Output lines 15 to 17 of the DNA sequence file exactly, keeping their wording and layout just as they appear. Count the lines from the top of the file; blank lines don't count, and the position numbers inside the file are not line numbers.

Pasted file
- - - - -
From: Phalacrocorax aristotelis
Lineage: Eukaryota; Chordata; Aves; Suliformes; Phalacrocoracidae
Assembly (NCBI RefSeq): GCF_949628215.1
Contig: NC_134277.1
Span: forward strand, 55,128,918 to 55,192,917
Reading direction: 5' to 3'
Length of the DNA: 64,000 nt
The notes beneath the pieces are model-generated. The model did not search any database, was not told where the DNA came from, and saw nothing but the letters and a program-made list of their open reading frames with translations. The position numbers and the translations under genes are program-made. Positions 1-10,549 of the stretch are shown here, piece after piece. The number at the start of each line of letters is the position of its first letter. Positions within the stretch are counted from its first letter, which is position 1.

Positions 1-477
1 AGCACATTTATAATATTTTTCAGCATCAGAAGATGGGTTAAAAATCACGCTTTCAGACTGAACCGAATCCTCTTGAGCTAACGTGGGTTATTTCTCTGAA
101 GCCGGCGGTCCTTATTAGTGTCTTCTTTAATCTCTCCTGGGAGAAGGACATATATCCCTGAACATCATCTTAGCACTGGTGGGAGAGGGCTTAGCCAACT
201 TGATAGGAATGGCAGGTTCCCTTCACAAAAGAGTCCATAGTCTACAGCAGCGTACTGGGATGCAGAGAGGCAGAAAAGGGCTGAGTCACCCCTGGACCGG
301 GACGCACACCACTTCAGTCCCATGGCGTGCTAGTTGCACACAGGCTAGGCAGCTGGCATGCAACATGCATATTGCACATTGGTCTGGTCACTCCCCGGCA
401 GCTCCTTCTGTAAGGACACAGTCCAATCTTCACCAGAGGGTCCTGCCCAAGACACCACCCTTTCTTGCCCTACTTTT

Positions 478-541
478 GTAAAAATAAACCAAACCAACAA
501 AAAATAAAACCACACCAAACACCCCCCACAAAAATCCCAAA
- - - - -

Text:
Positions 478-541
478 GTAAAAATAAACCAAACCAACAA
501 AAAATAAAACCACACCAAACACCCCCCACAAAAATCCCAAA